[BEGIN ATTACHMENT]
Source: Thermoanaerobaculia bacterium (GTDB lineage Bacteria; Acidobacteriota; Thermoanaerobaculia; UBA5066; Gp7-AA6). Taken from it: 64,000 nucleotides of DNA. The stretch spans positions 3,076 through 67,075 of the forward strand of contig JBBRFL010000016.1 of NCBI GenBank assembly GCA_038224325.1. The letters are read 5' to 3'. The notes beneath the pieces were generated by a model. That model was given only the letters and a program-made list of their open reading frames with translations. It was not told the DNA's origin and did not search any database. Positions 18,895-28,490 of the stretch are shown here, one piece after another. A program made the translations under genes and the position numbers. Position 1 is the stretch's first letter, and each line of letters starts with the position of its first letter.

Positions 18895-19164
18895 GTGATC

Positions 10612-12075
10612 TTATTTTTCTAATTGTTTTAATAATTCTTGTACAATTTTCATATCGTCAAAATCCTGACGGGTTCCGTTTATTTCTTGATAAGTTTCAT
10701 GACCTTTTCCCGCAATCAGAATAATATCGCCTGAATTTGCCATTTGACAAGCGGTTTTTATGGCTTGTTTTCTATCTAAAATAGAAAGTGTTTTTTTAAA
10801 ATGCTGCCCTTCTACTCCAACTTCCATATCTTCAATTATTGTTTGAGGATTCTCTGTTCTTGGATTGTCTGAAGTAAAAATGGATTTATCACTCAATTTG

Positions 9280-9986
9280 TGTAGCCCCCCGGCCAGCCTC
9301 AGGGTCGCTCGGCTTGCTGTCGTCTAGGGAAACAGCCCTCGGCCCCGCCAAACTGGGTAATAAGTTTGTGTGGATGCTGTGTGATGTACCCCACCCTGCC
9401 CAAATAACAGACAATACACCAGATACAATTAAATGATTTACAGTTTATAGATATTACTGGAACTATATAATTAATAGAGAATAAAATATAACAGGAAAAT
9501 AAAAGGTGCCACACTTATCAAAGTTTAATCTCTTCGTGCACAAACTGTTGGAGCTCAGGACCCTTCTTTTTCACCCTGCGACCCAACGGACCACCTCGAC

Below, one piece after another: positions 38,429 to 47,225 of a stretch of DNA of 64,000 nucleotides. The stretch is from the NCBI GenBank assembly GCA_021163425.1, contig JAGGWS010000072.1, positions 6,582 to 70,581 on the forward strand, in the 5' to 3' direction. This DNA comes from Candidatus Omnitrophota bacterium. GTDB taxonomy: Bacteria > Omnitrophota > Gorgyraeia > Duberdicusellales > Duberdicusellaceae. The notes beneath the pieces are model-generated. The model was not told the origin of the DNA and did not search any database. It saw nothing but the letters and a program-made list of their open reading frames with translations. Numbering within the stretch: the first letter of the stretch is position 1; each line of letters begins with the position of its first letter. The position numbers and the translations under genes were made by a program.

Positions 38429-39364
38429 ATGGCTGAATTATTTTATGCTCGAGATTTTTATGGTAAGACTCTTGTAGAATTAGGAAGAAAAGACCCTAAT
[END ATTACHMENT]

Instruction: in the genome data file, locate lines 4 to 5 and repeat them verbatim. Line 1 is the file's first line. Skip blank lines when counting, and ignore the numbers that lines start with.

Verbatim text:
Positions 10612-12075
10612 TTATTTTTCTAATTGTTTTAATAATTCTTGTACAATTTTCATATCGTCAAAATCCTGACGGGTTCCGTTTATTTCTTGATAAGTTTCAT